Workout Wednesday: South Africa’s Ilse Hayes

The South African who set a new 100m T13 world record earlier this year talks about how she is preparing for Doha 2015. 07 Oct 2015
Sprinting woman

Ilse Hayes at the 2015 IPC Athletics Grand Prix

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South Africa’s Paralympic and world long jump T13 champion Ilse Hayes enjoyed a terrific start to the 2015 season, clocking 11.89 seconds in the 100m at the Sao Paulo Grand Prix in Brazil back in April.

That time meant Hayes, a 100m world silver medallist in 2013, became the world's fastest female para-athlete, and although it was a title she later lost to Cuba’s T12 sprinter Omara Durand, the 30-year-old will be hoping her impressive form on the track continues in Doha at this month’s IPC Athletics World Championships.

Currently sitting top of the 2015 rankings in the 100m T13, here Hayes talks us through her ‘Workout Wednesday’ – the last in our series this year - providing a fascinating insight in to exactly what keeps her at the top of the world.

Workout Wednesday - Ilse Hayes

What is really important is for me to have a good night’s rest, so the least I want to sleep is eight hours a night. We train at 10:00 in the morning, so I’ll get up about 07.30 – about two and a half hours before. I like to have oats porridge in the morning, just to fill up the stores.

We will finish about 12.00 and during that time I’ll maybe have a glucose drink too.

I live about five kilometres away from where I train in Stellenbosch – I can’t drive myself so I use Uber. A lady used to drive me around but that got quite expensive, and I’d have to organise it the day before. But with Uber it’s an App for your phone, and within five minutes they are there. My husband works flexi hours too so whenever he is around or works from home he can help me, or else I might go with my training partner Arnu Fourie, or my coach Suzanne.

I’ll warm up, maybe with two laps jog – the first lap will be a normal jog, the second lap might be rhythm stuff around the track; some dynamic stretching. If it’s together with a gym day we might do more of a speed session in the morning then the gym in the afternoon.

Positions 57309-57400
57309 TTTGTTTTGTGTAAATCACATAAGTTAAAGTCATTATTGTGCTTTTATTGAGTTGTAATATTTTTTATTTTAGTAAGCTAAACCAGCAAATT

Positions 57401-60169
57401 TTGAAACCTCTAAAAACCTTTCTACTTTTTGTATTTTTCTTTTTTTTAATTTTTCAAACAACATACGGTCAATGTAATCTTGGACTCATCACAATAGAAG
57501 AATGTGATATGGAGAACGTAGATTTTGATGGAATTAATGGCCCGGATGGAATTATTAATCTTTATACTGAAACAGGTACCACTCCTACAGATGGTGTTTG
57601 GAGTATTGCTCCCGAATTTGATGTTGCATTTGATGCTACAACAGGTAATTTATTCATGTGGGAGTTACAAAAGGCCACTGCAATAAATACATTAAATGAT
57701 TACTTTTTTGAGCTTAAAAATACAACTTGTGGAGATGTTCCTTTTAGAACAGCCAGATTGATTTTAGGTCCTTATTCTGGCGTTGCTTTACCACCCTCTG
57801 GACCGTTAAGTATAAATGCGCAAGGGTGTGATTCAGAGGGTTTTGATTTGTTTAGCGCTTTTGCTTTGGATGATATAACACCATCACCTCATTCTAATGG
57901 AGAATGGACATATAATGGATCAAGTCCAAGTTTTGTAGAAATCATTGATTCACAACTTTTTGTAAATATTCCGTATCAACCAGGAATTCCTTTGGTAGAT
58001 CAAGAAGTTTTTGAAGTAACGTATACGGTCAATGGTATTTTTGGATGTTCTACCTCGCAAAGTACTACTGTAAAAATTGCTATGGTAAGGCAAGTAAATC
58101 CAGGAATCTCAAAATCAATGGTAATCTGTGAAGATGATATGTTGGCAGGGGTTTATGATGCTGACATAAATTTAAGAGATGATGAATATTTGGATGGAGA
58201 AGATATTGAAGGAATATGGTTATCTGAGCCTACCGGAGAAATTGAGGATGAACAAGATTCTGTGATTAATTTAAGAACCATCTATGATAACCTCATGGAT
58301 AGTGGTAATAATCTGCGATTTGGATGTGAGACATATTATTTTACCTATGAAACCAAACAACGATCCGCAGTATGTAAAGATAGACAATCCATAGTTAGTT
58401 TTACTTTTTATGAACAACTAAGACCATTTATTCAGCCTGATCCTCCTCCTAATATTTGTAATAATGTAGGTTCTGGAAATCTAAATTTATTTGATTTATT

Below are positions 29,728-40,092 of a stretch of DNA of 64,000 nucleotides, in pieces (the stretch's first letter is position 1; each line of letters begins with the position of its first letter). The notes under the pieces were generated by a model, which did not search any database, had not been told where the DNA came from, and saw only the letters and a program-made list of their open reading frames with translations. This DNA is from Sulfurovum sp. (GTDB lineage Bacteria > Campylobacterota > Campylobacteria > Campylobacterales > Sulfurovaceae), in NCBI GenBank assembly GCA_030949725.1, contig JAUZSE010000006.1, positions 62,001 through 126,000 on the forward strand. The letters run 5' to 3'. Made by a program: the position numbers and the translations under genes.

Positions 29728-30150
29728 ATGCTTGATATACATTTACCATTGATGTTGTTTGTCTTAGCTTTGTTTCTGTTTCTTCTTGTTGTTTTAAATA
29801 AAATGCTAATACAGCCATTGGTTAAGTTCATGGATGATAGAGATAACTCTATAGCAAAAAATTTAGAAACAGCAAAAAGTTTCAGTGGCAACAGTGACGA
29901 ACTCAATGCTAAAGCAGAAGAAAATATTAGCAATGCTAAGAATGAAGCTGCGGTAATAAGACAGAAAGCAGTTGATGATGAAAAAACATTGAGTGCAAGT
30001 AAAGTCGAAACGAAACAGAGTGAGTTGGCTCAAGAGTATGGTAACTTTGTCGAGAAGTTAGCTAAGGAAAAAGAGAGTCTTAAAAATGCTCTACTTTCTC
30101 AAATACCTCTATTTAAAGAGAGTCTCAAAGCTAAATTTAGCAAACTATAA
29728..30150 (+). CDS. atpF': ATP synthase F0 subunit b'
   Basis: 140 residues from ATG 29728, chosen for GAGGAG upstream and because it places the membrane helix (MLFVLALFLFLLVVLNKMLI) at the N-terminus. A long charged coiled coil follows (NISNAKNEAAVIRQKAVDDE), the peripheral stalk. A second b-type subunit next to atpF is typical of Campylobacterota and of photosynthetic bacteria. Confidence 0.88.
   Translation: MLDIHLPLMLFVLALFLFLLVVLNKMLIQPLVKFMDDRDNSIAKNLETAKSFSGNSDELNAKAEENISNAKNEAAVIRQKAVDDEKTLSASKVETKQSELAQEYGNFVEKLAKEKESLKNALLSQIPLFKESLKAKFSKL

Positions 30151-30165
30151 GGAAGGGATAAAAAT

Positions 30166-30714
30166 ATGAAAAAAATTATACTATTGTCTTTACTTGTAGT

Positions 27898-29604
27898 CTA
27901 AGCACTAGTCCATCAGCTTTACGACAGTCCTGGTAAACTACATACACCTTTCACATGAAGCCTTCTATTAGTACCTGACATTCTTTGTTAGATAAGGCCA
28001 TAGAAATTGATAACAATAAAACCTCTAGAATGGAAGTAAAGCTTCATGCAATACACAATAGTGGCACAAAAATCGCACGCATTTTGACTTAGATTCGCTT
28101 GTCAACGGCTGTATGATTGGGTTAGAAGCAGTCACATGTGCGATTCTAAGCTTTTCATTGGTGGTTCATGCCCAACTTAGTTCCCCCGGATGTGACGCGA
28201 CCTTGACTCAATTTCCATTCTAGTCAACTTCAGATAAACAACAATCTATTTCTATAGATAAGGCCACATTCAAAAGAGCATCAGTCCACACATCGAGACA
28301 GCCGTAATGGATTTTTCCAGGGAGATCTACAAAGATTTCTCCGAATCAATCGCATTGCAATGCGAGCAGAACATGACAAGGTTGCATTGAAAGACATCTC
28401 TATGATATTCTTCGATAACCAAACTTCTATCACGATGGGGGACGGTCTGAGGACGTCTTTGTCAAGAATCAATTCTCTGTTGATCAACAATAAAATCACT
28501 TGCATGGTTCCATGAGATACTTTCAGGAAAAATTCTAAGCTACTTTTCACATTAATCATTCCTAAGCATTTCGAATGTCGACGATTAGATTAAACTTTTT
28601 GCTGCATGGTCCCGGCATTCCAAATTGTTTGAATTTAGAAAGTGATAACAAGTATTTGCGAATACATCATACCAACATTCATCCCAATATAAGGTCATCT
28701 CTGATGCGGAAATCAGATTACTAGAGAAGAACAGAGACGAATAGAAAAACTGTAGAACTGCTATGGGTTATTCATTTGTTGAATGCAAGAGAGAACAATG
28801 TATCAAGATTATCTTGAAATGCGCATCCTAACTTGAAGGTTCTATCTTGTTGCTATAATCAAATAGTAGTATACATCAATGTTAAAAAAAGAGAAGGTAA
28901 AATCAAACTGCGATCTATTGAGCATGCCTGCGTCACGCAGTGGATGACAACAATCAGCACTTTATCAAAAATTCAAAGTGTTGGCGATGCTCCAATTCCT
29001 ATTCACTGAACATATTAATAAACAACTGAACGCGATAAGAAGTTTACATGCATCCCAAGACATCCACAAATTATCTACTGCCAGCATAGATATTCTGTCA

Training could be cone drills, fast feet drills, or speed work. With speed stuff you want to rest longer in between – it’s more about quality then quantity. Other sessions might be more about speed endurance – running 250 metres then resting.

After that I’ll go in the ice bath for about 10 minutes, followed by three minutes in a warm bath. That helps with the recovery ahead of the gym session in the afternoon. I’ll head home for lunch and have maybe a chicken wrap or a chicken salad – I bake my own bread so I know what’s in there. An hour before the afternoon session I’ll have a bit of fruit and some nuts too, just to help get me ready. If there’s enough time I’ll have a power nap too, just for 20 minutes or so.

My gym session will last about an hour and a half, then I’ll have a recovery drink before heading home around 17.00. My husband will get home around the same time and we catch up on the day. We love making food, it’s good quality time together.

For dinner we like to try out new recipes - we might do a nice Indian curry – everything from scratch; we’ve been on cooking courses. We like a braai too – a barbeque outside - so we might do that with lamb or chicken and salad, or roasted veggies, or maybe a baked potato. If I’m still hungry I might have some natural yoghurt.

If we don’t have plans for the evening we will just chill at home together, maybe read or watch a movie – just catch up. I like investigation books, or a bit of romance too. We have a fireplace in the house so we might make a fire, and my husband will have his book and I’ll have my audible kindle. We always have something to say to each other – we can drive for 12 hours and always have something to say, he’s like my best friend.

I might go to bed about 22.00, or 22.30, depending when I have to wake up. I’m quite a good sleeper, although sometimes my husband snores, so I give him a poke in the ribs!

Hayes will be one of 1,300 athletes from 100 countries competing at the IPC Athletics World Championships in Doha, Qatar, between 21-31 October.